Moore says he’s been “hyper” since childhood. Born in Los Angeles, he grew up poking at the family piano and took the guitar at 9. “I played in punk bands since I was 12 and started programming [music on a computer] when I was 14,” he says. After initially falling for the rock theatrics of Marilyn Manson, Nine Inch Nails and Korn, he moved on to the angular electronic music of Aphex Twin, Prodigy and Squarepusher.
But just as Moore’s musical career began to take shape, his family life unraveled. He not only discovered that he was adopted — something his adoptive parents had been hiding — but that he had also known his birth parents his entire life. They were family friends.
“I had good reason to be [angry],” he says. “When you’re young, you’re 16, and you find out you’re adopted and everybody knows that except for you, you want to go out and say, ‘[Expletive] you, I’m going to get in a van and tour across the United States.’ ”
So Moore dropped out of school and hit the road as the frontman of From First to Last, a screamo band signed to California punk mainstay Epitaph Records. But by 2007, he had decided to strike out on his own as a DJ and producer.
Moore says his family strife has healed slowly over the years. “Everything is cool and clear now,” he says, but adds that his nonstop tour schedule prevents him from being close to both sets of parents.
The sun hasn’t set and the queue wraps around the block at the NorVa, a 1,450-capacity venue Skrillex is set to headline in a few hours. It’s one of the smallest clubs on the tour. Young fans fidget in line, wearing Iron Man masks, sailor suits and T-shirts decorated with fluorescent craft store paint — a rough approximation of ’90s rave fashion.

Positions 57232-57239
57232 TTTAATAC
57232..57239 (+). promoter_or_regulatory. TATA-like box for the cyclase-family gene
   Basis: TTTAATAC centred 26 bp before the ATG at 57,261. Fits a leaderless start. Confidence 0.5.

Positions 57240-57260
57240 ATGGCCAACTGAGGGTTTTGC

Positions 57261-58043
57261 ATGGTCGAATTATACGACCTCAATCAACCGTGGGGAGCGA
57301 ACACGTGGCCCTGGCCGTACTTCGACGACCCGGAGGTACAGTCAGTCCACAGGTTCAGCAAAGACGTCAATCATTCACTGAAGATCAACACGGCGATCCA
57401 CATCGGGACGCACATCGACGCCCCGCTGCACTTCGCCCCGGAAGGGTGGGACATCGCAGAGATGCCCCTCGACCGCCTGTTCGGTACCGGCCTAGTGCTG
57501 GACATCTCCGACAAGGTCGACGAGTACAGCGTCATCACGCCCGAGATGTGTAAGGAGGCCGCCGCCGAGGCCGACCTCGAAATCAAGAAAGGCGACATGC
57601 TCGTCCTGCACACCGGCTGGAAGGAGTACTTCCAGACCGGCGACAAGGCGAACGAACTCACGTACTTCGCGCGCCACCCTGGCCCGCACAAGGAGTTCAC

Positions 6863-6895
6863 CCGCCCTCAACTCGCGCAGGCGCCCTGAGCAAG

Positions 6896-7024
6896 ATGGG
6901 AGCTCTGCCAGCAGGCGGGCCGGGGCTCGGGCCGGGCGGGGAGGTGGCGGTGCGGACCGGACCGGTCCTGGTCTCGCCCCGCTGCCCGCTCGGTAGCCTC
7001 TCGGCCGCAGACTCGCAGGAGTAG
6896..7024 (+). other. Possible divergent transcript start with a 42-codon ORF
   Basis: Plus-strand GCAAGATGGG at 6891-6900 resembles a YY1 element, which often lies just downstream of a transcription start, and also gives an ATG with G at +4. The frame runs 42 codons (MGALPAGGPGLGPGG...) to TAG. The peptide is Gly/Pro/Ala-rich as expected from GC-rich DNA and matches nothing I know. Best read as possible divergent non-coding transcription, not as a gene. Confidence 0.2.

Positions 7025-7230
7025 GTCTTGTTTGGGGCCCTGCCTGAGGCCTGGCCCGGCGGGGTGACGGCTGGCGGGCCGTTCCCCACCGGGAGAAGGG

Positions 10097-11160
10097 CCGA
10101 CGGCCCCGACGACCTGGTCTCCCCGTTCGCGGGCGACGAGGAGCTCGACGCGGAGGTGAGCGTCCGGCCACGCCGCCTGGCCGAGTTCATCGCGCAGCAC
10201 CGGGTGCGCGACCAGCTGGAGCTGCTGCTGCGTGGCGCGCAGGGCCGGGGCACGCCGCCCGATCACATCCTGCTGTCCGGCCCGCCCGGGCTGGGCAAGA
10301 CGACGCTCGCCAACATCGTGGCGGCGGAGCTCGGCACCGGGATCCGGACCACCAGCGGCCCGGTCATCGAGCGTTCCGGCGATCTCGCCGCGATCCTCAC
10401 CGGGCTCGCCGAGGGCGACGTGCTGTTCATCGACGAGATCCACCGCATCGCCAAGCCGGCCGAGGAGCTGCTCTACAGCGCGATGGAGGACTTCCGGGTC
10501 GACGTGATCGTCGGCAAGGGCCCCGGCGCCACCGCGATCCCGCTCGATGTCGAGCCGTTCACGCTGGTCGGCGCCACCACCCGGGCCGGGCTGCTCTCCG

“As big as this [music] is, nothing’s force-fed,” says Moore of his organic 12-month rise through the EDM ranks. “People want to like it. It’s not like [there are] billboards of me [that say] ‘dubstep king.’ ”
But onstage, he’s venerated like one. He performs perched in the center of a hulking stage set dubbed “the Cell,” a series of towering white hexagonal columns made of drywall. It’s like a portable version of Superman’s Fortress of Solitude, and it makes the elfin Moore look even more diminutive. Once he takes the stage, prismatic computer animation is projected onto the columns in what looks like an Imax hallucination — even if you’re not on drugs.
The music is just as as bold. Moore’s opening acts have gathered in a private room above the balcony, mouths agape at the sound, the spectacle, the crowdsurfers below. “It’s like a rave and a metal show at the same time!” says 12th Planet, a veteran DJ who acts as if he’s seeing all of this for the first time.
As Moore bangs his head to the beat, it’s clear why he’s become the paragon of this scene. He boasts the stage moves of a traditional rock-and-roll frontman while pumping out blistering 21st-century sounds.
“Tonight, we’re all best friends!” he shouts into the microphone, and later cups his hands into the shape of a heart — a gesture he may or may not have borrowed from pop-country superstar Taylor Swift.
The music stops at midnight, and teens gleefully bounce out into the streets drenched in sweat. But backstage, it’s strangely serene. There isn’t any post-show revelry — just the sound of Moore, sitting alone on the couch, clicking away on his laptop.